This “coach is influenced by society it represents society
Freud: superego
Double Articulation
Language consists of meaningful units such as texts and words and
of meaningless units of sound
The Levels of Language
Meaningful units: texts (discourse analysis)
Sentences (syntax)
Words (morphology)
Meaningless units: combine to make meaning
Phonemes (phonology)
Phones (phonetics)
Context
In language and semiotic systems the meaning and function
of each item depends on the context: whats outside of the actual text but
is relevant to it
Ex. agreement (Spanish)
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Document Summary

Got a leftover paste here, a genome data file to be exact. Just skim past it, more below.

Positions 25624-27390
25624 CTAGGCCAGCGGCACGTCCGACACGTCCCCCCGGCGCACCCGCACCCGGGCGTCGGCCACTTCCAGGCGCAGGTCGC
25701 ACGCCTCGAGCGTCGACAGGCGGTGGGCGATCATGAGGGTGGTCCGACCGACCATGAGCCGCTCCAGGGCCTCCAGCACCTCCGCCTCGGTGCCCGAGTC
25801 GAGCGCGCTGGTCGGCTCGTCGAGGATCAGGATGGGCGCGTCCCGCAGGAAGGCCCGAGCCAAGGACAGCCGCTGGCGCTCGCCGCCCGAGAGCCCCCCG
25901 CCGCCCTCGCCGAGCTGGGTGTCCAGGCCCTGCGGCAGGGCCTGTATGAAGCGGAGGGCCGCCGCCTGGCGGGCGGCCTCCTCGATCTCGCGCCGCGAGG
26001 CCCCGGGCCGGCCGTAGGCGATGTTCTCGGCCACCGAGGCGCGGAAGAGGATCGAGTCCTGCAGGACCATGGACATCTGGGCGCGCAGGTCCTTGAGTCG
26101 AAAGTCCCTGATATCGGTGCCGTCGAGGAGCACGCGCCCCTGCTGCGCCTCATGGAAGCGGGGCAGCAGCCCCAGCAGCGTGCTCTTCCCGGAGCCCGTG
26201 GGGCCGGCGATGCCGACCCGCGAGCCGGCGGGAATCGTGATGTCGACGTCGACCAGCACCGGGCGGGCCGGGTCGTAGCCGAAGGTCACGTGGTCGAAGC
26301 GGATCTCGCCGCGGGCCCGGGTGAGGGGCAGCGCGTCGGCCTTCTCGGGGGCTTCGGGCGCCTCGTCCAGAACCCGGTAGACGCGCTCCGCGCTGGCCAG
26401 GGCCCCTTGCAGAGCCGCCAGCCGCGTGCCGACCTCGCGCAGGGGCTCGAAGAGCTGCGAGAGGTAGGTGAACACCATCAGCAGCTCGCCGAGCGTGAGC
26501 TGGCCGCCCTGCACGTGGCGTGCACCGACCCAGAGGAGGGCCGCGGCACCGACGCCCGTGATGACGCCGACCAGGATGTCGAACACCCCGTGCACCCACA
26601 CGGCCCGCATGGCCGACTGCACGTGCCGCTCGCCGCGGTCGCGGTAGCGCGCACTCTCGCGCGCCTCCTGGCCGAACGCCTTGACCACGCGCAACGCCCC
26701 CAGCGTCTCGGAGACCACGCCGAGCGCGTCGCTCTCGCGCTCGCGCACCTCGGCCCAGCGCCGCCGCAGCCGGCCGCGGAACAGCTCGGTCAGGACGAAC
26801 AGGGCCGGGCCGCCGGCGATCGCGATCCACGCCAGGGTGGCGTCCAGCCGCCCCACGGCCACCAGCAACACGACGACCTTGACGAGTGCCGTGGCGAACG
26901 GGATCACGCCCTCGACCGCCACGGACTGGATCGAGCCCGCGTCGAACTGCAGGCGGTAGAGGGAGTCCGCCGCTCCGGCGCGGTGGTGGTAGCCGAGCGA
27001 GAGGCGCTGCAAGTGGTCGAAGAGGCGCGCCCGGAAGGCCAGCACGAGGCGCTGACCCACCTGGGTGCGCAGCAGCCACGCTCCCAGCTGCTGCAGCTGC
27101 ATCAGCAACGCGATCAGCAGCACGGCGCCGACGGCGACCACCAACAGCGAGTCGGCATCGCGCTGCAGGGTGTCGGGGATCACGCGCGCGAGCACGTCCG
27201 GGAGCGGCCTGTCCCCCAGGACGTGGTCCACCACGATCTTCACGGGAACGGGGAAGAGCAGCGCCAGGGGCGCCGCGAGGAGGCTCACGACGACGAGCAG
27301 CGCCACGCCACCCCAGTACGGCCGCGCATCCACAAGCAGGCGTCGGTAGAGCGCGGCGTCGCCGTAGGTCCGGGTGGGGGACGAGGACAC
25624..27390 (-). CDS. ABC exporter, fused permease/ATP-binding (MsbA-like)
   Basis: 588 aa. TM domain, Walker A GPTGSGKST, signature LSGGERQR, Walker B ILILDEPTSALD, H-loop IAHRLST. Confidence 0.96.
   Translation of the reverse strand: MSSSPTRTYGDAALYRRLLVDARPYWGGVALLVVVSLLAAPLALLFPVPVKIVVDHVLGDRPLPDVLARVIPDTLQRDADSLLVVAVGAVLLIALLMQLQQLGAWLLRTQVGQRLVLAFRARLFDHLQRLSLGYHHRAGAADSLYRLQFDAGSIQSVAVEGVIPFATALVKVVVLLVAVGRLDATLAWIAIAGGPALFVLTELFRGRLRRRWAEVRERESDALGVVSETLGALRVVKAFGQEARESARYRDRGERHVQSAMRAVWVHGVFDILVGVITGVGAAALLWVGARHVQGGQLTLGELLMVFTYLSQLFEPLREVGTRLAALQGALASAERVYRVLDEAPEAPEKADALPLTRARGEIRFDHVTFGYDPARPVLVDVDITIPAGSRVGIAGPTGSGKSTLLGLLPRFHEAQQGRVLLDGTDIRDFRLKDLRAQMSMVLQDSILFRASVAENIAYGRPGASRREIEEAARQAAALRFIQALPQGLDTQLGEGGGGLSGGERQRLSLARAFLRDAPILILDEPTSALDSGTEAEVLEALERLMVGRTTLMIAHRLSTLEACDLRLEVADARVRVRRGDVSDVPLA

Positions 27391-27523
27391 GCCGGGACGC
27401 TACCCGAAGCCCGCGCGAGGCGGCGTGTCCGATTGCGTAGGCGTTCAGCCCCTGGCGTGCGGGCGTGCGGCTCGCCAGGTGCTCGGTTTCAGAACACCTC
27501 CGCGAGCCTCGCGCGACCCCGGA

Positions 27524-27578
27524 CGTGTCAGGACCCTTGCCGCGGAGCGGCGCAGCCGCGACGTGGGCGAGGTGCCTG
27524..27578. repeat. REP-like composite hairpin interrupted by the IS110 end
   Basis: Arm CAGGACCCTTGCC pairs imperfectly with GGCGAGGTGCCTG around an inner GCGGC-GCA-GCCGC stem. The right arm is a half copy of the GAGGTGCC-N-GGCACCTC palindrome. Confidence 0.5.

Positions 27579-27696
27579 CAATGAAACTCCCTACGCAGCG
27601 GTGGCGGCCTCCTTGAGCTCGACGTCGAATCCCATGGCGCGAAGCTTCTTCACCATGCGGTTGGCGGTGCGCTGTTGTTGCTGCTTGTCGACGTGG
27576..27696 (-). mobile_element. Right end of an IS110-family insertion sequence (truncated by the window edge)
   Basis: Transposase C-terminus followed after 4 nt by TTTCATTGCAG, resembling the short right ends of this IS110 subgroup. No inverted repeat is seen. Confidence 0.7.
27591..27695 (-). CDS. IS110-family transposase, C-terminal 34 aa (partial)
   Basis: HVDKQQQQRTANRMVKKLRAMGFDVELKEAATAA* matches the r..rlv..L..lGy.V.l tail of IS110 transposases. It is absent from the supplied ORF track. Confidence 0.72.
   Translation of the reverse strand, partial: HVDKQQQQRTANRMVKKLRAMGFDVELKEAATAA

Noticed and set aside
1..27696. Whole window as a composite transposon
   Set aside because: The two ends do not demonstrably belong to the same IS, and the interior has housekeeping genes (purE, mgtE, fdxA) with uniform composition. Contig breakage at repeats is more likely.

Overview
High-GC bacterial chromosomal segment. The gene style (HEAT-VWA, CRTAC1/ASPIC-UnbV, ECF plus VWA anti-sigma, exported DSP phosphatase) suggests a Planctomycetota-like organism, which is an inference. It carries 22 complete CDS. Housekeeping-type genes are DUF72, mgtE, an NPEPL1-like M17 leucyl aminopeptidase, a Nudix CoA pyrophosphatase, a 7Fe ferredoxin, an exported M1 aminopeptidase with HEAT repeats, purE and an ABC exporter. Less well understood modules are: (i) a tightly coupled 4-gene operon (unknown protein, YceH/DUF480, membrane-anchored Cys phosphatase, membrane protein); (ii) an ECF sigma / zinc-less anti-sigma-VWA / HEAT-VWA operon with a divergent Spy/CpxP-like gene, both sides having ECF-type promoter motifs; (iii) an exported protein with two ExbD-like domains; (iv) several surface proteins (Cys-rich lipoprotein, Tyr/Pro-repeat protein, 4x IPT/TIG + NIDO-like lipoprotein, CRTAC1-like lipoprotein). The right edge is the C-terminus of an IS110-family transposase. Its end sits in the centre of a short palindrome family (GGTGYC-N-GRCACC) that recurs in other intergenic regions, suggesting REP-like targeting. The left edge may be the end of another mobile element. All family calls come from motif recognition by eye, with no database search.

Abstract concepts (time & love) are shaped by the language we speak and lead to culture. That each language creates a different way of looking at the world. Problem: assumes that language and thought and culture can be separated. Suggested solution: language, manifested as a living activity, happens in conjunction with, inseparably from, specific cultural/social contexts. Ex b) the polynesian word (and concept) mana. Although attraction and desire for another person are given in many ways by nature, the way we experience love and it"s relation to social life are given by nurture and history. -ancient greeks: eros and agape for love but both mean different family things. - bourgeois love": the foundation of marriage and nuclear unit, appears with the capitalist means of production -- appeared in mid 15th century based on mobile wage labor which reduced the unit of reproduction to nuclear family.